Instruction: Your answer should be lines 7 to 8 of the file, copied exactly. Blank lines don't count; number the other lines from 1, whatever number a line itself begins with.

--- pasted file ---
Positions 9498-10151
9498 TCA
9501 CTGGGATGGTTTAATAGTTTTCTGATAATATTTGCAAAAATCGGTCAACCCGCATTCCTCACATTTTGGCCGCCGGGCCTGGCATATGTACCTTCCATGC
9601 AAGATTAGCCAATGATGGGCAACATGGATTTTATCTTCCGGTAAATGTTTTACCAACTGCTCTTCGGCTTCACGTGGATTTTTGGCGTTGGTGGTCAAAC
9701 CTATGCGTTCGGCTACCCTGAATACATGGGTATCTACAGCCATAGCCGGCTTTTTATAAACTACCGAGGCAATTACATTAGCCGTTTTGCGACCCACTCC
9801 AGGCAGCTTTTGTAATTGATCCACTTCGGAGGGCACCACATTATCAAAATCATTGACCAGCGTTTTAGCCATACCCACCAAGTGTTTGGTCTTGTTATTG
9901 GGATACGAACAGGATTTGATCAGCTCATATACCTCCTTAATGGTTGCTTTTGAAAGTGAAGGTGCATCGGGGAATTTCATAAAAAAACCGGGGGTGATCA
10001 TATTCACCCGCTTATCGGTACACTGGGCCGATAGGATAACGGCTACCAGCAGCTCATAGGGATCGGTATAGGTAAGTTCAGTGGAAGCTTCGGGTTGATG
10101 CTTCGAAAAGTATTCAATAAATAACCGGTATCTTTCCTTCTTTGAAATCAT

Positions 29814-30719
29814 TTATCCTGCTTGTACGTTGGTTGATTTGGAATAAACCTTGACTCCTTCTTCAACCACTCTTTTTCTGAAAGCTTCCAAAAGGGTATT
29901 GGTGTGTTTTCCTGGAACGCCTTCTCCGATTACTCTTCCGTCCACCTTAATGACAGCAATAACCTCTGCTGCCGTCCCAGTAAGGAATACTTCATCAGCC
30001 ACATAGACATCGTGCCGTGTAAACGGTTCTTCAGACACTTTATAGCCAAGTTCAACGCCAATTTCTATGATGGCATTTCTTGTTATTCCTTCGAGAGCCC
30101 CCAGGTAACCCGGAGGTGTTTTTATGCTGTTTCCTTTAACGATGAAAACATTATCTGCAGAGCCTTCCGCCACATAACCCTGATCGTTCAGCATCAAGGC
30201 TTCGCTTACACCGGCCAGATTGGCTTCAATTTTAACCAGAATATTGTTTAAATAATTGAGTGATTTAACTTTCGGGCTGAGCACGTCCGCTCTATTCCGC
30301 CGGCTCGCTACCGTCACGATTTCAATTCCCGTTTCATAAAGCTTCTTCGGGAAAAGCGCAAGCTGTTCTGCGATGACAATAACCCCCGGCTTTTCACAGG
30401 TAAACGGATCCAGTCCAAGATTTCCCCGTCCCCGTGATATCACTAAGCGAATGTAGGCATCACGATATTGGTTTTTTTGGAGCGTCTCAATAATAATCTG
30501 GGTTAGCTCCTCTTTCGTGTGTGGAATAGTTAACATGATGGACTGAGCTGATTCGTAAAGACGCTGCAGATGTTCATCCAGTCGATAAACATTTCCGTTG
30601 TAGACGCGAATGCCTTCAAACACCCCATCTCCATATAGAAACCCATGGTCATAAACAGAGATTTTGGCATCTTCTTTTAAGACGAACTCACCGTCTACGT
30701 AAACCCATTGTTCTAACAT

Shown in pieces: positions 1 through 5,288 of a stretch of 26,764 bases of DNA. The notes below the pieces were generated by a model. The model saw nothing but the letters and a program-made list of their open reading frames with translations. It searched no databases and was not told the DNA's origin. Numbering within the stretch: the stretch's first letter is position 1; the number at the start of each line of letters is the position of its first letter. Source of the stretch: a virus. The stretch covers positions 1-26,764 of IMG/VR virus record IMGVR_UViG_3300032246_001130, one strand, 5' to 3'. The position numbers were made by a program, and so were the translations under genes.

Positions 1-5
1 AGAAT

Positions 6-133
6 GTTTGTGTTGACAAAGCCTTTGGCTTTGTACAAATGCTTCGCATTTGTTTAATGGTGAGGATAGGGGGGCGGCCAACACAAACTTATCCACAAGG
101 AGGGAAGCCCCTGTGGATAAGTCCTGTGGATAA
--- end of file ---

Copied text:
9901 GGATACGAACAGGATTTGATCAGCTCATATACCTCCTTAATGGTTGCTTTTGAAAGTGAAGGTGCATCGGGGAATTTCATAAAAAAACCGGGGGTGATCA
10001 TATTCACCCGCTTATCGGTACACTGGGCCGATAGGATAACGGCTACCAGCAGCTCATAGGGATCGGTATAGGTAAGTTCAGTGGAAGCTTCGGGTTGATG